A physicist, a chemist, an engineer, and a computer scientist are in a car going down the side of a mountain when the brakes fail. They bounce and down the mountain at 60 miles an hour, barely keeping on the road, until they reach a flat area and stop with the parking brake. They get out, catch their breath, and then gather around the car, wondering what went wrong.
The physicist says — “I think the acceleration on the axle caused the fly-rods to disconnect”. The chemist says — ” I think the low pressure at this attitude catalyzed the brake fluid”. The engineer says — “I think the continuous braking overheated the pads and caused them to crack”. The computer scientist says — “Let’s tow it back up to the top and try it again…”
Rebooting, restarting, reinitializing can solve many problems. Computer software is so complex that there is a statistically non-zero number of problems that occur over the course of any period of time in most non-trivial collections of code. Therefore, the longer a program runs, the more problems are likely to build up. In fact, some beta software programs average so many problems per unit time that they rarely last for more than a few minutes before completely crashing.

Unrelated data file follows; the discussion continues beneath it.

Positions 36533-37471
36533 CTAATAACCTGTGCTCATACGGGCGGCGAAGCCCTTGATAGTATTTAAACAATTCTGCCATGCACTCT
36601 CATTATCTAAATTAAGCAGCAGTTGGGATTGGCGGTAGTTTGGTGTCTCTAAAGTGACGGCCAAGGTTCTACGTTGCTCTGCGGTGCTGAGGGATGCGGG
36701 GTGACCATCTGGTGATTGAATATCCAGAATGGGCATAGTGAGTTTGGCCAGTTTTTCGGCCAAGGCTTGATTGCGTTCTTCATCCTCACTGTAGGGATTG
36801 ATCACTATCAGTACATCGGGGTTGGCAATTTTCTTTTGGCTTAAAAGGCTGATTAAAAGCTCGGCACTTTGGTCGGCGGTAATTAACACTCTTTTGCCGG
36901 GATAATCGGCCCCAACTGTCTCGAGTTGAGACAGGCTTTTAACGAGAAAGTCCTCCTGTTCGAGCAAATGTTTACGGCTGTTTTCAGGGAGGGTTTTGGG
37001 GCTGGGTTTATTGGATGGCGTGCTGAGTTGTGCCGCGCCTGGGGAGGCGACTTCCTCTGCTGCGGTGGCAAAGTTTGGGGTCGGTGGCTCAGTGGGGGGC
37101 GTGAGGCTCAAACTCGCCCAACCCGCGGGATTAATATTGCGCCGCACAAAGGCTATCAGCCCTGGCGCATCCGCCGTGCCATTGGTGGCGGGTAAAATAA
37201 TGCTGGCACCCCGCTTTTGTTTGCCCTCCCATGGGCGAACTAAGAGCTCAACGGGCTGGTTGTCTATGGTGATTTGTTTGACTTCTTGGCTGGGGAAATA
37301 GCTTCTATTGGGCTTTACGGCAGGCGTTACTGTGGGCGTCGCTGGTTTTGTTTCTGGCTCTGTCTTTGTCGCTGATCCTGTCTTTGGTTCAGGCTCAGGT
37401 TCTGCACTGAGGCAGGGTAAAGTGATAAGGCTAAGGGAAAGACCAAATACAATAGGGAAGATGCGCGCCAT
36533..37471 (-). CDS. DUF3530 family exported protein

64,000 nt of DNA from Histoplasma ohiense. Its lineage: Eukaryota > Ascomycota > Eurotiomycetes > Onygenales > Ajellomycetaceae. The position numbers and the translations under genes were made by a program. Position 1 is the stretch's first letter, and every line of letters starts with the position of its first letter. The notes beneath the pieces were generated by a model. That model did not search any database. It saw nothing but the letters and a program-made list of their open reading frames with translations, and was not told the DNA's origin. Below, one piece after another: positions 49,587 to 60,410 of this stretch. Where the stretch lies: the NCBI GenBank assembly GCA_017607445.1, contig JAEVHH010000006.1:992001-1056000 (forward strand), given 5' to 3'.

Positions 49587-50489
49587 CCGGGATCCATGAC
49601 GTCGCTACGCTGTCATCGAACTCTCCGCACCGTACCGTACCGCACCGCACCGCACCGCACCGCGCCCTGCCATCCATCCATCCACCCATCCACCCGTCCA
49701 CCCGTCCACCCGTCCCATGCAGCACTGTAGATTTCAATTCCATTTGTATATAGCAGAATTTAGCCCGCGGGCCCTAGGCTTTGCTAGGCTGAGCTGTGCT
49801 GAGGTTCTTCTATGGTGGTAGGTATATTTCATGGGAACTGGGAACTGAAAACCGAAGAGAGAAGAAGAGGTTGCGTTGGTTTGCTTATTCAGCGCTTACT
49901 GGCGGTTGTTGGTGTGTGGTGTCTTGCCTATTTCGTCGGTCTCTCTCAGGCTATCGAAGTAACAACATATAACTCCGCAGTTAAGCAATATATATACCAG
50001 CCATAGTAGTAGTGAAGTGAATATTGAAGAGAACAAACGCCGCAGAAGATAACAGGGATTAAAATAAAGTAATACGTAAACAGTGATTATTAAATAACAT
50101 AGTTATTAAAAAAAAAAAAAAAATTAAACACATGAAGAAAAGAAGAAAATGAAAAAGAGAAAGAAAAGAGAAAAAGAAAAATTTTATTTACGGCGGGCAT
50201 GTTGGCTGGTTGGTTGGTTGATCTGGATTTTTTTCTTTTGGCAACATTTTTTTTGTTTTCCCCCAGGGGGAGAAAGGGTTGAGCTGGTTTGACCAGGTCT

Similarly although to a lessor degree, even the best software releases tend build up an increasing number of problems after they run for long enough. With several pieces of software like an operating system, web browser, and email program, they can also lose sync with each other. If you run software that shows an increasing number of bugs for long enough, perhaps finding work-arounds for more and more problems, it will probably eventually lock up. Although it doesn’t matter what gets you in the end, the most common bugs in released applications are memory leaks (forget to give back memory after you use it and eventually run out of memory), buffer overflows (accumulate items until they exceed the storage allocated and then overwrite other data or instructions), and index and counter over-runs (never supposed to reach some high limit but eventually get over-run with repeated use).
Therefore, the simplest troubleshooting advice is always the best — if you are having trouble with your Internet applications or connection, your first line of defence should be to reboot your computer and see if the problem goes away. If it does, it was because of a software bug build up. Think of it as a technology tune-up, free, costing only a bit of time. If it doesn’t solve the problem, at least you have quickly ruled out a major potential cause.
The same advice applies at all layers of the information technology architecture since they all contain considerable amounts of software. Whether a monitor, computer, or modem, your first solution to any problem should be to try to reboot it. In the extreme, you can remove the power cord or batteries to ensure a complete shutdown and guarantee an opportunity for reinitialization.
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